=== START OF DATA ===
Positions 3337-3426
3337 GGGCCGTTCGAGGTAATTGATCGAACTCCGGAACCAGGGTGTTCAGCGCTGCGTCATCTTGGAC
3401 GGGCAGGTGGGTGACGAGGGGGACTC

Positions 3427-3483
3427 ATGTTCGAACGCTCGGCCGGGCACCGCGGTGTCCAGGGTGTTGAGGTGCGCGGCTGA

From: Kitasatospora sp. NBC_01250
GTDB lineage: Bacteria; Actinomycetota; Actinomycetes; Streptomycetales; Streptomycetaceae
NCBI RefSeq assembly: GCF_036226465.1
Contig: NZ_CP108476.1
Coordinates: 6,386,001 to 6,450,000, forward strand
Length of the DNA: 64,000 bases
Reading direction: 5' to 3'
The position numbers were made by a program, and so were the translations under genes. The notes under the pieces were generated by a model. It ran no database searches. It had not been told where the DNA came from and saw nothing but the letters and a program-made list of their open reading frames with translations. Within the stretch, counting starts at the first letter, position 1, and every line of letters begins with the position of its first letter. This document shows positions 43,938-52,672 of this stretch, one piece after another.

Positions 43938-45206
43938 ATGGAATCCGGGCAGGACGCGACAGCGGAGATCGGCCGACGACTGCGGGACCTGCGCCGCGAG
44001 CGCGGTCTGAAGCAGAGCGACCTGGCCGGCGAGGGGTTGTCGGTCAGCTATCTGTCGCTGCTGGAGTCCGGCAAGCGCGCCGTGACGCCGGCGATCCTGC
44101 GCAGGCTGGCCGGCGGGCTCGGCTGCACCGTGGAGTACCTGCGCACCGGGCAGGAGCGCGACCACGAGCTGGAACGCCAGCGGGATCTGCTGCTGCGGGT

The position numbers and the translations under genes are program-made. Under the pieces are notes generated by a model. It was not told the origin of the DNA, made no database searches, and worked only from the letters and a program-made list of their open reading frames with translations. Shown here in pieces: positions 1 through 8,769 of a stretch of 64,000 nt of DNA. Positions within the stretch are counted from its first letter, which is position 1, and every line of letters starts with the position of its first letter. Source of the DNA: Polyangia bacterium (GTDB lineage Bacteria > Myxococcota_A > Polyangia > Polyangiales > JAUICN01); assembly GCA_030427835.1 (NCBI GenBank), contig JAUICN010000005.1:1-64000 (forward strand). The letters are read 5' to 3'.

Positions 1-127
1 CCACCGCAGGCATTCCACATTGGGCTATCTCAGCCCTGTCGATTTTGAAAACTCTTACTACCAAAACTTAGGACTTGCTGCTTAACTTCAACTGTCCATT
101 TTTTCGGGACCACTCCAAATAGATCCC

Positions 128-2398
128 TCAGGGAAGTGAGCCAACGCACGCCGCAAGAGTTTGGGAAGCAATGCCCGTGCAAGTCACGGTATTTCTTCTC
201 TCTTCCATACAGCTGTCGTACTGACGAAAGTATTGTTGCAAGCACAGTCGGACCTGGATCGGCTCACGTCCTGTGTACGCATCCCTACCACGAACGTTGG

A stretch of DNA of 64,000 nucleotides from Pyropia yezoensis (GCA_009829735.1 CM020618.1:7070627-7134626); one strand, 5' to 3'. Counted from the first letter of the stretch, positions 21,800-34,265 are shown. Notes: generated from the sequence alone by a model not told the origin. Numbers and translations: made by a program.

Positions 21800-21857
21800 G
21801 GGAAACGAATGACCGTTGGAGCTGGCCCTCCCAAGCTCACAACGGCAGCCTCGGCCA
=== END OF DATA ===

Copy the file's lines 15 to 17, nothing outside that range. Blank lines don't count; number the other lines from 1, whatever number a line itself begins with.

43938 ATGGAATCCGGGCAGGACGCGACAGCGGAGATCGGCCGACGACTGCGGGACCTGCGCCGCGAG
44001 CGCGGTCTGAAGCAGAGCGACCTGGCCGGCGAGGGGTTGTCGGTCAGCTATCTGTCGCTGCTGGAGTCCGGCAAGCGCGCCGTGACGCCGGCGATCCTGC
44101 GCAGGCTGGCCGGCGGGCTCGGCTGCACCGTGGAGTACCTGCGCACCGGGCAGGAGCGCGACCACGAGCTGGAACGCCAGCGGGATCTGCTGCTGCGGGT